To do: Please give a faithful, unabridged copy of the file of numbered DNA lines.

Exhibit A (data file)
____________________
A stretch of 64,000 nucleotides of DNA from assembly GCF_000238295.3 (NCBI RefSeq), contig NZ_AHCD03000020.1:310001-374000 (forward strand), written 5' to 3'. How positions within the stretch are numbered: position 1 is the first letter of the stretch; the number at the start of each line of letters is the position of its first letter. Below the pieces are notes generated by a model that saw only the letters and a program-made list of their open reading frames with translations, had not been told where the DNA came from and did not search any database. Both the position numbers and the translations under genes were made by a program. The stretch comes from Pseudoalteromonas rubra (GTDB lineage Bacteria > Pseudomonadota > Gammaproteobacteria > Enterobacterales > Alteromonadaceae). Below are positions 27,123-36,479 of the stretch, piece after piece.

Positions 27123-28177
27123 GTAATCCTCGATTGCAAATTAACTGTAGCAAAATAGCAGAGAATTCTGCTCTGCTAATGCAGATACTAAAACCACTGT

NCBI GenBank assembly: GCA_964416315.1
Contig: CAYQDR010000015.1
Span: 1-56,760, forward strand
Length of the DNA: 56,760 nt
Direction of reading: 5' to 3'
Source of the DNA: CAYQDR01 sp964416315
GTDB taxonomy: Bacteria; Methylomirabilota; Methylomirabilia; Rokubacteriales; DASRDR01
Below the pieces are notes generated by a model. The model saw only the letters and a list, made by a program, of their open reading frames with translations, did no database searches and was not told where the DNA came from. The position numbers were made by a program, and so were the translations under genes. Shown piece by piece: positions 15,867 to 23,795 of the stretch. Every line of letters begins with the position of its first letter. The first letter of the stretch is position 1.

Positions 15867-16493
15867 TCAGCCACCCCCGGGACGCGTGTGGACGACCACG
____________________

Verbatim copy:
A stretch of 64,000 nucleotides of DNA from assembly GCF_000238295.3 (NCBI RefSeq), contig NZ_AHCD03000020.1:310001-374000 (forward strand), written 5' to 3'. How positions within the stretch are numbered: position 1 is the first letter of the stretch; the number at the start of each line of letters is the position of its first letter. Below the pieces are notes generated by a model that saw only the letters and a program-made list of their open reading frames with translations, had not been told where the DNA came from and did not search any database. Both the position numbers and the translations under genes were made by a program. The stretch comes from Pseudoalteromonas rubra (GTDB lineage Bacteria > Pseudomonadota > Gammaproteobacteria > Enterobacterales > Alteromonadaceae). Below are positions 27,123-36,479 of the stretch, piece after piece.

Positions 27123-28177
27123 GTAATCCTCGATTGCAAATTAACTGTAGCAAAATAGCAGAGAATTCTGCTCTGCTAATGCAGATACTAAAACCACTGT

NCBI GenBank assembly: GCA_964416315.1
Contig: CAYQDR010000015.1
Span: 1-56,760, forward strand
Length of the DNA: 56,760 nt
Direction of reading: 5' to 3'
Source of the DNA: CAYQDR01 sp964416315
GTDB taxonomy: Bacteria; Methylomirabilota; Methylomirabilia; Rokubacteriales; DASRDR01
Below the pieces are notes generated by a model. The model saw only the letters and a list, made by a program, of their open reading frames with translations, did no database searches and was not told where the DNA came from. The position numbers were made by a program, and so were the translations under genes. Shown piece by piece: positions 15,867 to 23,795 of the stretch. Every line of letters begins with the position of its first letter. The first letter of the stretch is position 1.

Positions 15867-16493
15867 TCAGCCACCCCCGGGACGCGTGTGGACGACCACG